The 81st Annual Meeting of the American Association of Physical Anthropologists (2012)

Drifting osteons seem unlikely to be a mechanical adaptation in view of inconsistent regional distributions and overall low prevalence in adult chimpanzee and human femora


Dept. of Orthopaedics, University of Utah School of Medicine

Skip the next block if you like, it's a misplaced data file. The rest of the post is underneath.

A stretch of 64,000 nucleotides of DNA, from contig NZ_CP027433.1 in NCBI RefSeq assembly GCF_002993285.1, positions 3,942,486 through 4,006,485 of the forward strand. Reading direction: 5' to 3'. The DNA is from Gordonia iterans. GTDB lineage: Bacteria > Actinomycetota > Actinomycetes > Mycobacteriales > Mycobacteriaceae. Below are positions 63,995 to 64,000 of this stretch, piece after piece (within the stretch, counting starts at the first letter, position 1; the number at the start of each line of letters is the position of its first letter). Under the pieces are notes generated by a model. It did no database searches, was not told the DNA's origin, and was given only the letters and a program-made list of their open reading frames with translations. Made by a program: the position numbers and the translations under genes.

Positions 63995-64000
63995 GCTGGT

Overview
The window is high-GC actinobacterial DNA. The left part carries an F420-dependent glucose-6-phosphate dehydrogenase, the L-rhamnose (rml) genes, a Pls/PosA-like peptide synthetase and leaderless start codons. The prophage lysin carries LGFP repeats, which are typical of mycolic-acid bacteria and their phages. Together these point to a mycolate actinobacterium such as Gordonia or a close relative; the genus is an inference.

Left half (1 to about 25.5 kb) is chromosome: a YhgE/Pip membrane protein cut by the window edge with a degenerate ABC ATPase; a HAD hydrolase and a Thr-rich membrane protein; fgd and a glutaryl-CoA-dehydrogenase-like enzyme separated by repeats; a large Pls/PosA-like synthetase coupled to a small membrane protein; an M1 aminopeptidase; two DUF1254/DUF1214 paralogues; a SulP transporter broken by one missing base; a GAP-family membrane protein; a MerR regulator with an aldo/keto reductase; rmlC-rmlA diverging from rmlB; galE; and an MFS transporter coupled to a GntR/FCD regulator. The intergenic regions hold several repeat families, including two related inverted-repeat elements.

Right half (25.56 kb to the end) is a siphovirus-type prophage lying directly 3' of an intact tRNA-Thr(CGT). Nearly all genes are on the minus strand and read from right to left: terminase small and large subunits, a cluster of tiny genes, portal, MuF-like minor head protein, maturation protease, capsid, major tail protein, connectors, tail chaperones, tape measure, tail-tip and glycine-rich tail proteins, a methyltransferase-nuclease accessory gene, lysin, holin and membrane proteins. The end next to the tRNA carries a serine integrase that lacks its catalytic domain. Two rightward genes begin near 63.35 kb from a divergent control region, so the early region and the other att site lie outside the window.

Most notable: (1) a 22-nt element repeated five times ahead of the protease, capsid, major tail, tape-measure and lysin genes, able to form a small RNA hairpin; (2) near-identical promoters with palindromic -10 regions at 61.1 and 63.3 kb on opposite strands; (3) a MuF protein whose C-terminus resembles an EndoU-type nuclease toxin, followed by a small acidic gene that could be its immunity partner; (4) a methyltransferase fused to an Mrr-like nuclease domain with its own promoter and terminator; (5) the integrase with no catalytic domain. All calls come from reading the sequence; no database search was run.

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Drifting osteons (DOs) are common osteon variants that might have important mechanical or metabolic functions. As shown previously, DOs are more prevalent in "tension" cortices of chimpanzee proximal femora, but did not exceed 11% of the total osteon population density (OPD) (Keenan et al., 2010 AAPA). Based on this previous study, we expected an increased prevalence of DOs in "tension" cortical regions as an adaptation for the inferior mechanical properties in tension compared to compression. Twenty-four sections from 12 modern adult human proximal femoral shafts were embedded in methacrylate, ultramilled, and imaged in circularly polarized light. DOs were identified/counted using published methods, and percentages of DOs (%DOs = #DOs/OPD) were obtained for each image. Unexpectedly, more DOs were found in the medial "compression" cortex of the proximal shaft (p<0.05). The relatively small %DOs (4.04% + 4.39%; range: 0%-27.1%) is similar to our findings in chimpanzee femora. But the regional differences in human femora are opposite to our previous findings in chimpanzee femora (human femora = more DOs in medial "compression" cortex; chimpanzee femora = more DOs in lateral "tension" cortex). These results reduce the likelihood that drifting osteons are an important toughening mechanism, at least not in the context of regionally prevalent/predominant tension vs. compression. If there is a preferential mechanical or metabolic 'purpose' for DOs, then it has not been discovered. It may be that DOs are sporadic manifestations of the plasticity of a remodeling process and as such have little metabolic or mechanical functions in adult osteonal bone.

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